Coming Up Short: Relying on Buzzwords and Gimmicks

As highlighted in last month’s End Result, iconic brands such as Coke are customizing and personalizing their products like never before. This summer, Lay’s is the latest brand to get in on the act.

A recent story in AdAge details how, “people can create custom bags by uploading a personal picture and phrase depicting their ‘favorite summer moment.'”

10,000 bags will be produced and will arrive just in time for the 4th of July. In addition, as each bag is being designed, each customer will be sent an image of their personalized bag.

Create your own bag now with the Lay’s Summer Days page.

According to AdAge, “Custom and unique packaging programs have emerged as a critical tool for big consumer-packaged good brands that can no longer rely on traditional advertising to break through.”

Apparently, Lay’s is overlooking the power of testimonials from radio personalities. Imagine the impact if Lay’s sent a personalized bag to every DJ and talk show host and got them talking.

Instead, “Lay’s execs are counting on social media to increase the program’s reach well beyond the owners of the 10,000 custom bags … hoping the user will share it broadly … at least that is the goal.”

In this space, we like to highlight innovative marketing strategies and find parallels that apply to radio. However in this instance, it feels like Lay’s is rolling out a gimmick, not leveraging a strategy.

Fumbling at the Goal Line

Personalization is certainly a hot buzzword and the ability to take a mass produced product and personalize it can be very powerful and quickly gain traction in the comfort of a conference room. However, a couple of key observations to consider.

Hope is a virtue, not a business strategy for a billion dollar brand. In a world of data analytics, there is no reason for Lay’s not to know their best Super Fans and Amplifiers by name.

Although it stands to reason that the people who take the time to upload a photo are likely to be fans of the brand, with the effort that went into modifying the production line, it’s a leap of faith that no longer is necessary.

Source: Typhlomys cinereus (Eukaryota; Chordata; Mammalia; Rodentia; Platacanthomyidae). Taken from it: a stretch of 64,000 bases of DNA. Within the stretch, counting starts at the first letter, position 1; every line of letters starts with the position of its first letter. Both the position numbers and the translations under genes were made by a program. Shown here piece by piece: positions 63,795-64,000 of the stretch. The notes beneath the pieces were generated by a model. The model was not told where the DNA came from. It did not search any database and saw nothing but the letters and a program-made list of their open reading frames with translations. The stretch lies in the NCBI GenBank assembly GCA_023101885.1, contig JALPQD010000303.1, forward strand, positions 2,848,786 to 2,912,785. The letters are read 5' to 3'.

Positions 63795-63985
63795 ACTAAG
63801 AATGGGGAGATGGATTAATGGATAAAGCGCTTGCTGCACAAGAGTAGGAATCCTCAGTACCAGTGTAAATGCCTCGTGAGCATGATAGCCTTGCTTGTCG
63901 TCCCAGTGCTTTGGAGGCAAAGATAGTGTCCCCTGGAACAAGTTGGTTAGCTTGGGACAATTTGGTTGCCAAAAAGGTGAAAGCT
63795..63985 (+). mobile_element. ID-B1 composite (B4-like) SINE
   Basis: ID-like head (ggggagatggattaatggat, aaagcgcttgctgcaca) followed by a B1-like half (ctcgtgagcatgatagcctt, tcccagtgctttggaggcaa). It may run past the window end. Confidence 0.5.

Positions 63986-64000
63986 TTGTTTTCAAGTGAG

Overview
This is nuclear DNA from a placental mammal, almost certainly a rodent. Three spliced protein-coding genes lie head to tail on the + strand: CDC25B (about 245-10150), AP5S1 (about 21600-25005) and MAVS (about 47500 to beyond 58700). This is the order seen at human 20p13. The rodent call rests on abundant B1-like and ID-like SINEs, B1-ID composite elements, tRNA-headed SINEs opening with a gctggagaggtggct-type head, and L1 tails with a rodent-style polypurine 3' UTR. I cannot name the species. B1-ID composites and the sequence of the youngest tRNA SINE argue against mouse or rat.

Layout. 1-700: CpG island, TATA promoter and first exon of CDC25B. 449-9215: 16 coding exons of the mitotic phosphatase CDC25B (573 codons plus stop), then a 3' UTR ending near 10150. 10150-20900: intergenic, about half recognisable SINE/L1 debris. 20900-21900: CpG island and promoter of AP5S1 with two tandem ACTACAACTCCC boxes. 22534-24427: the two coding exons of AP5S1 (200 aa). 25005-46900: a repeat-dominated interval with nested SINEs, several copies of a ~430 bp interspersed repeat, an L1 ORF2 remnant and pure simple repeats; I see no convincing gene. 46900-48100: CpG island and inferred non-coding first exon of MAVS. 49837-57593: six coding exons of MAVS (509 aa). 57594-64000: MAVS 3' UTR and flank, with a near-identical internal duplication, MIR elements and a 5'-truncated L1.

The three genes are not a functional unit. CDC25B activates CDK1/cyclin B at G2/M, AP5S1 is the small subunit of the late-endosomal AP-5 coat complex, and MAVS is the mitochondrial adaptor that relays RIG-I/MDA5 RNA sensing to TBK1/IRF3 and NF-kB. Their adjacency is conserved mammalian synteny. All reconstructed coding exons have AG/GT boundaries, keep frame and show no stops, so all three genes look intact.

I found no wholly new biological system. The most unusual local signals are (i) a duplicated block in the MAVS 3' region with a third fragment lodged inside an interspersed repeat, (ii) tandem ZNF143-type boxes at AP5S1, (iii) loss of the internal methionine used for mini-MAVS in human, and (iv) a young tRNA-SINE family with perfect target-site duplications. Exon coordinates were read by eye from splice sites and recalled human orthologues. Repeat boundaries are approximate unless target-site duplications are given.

Every day we help radio stations across formats and markets get to know their best P1s by name and their are agencies that do the same for consumer packaged goods.

Further, this customized bag is something that potato chip lovers would pay a premium to receive and send to their friends. Instead, Lay’s is giving them away and paying for shipping too.

Rather than focusing on getting these bags into the hands of their biggest fans, they are going to screen every submission to ensure people don’t upload an obscene or offensive image that the brand would then be associated with. With that said, a personalized Lay’s bag with an obscene picture would predictably generate what they are looking for, social media buzz.

Don’t let a tactic be confused for a strategy. Last year, when rolling out their new breakfast line up, Taco Bell identified 1,000 Super Fans and sent them a mobile phone, so they could engage them directly and offer challenges and incentives to be shared on social media. Read more about the execution of this strategy with the Taco Bell burner phone here.

Be bold and take risks, but don’t confuse gimmicks and buzzwords for a strategy.

For more insights on how to get to know your audience by name, send me an email and we’ll schedule a confidential assessment of your competitive situation.

Thanks for reading. – Andrew


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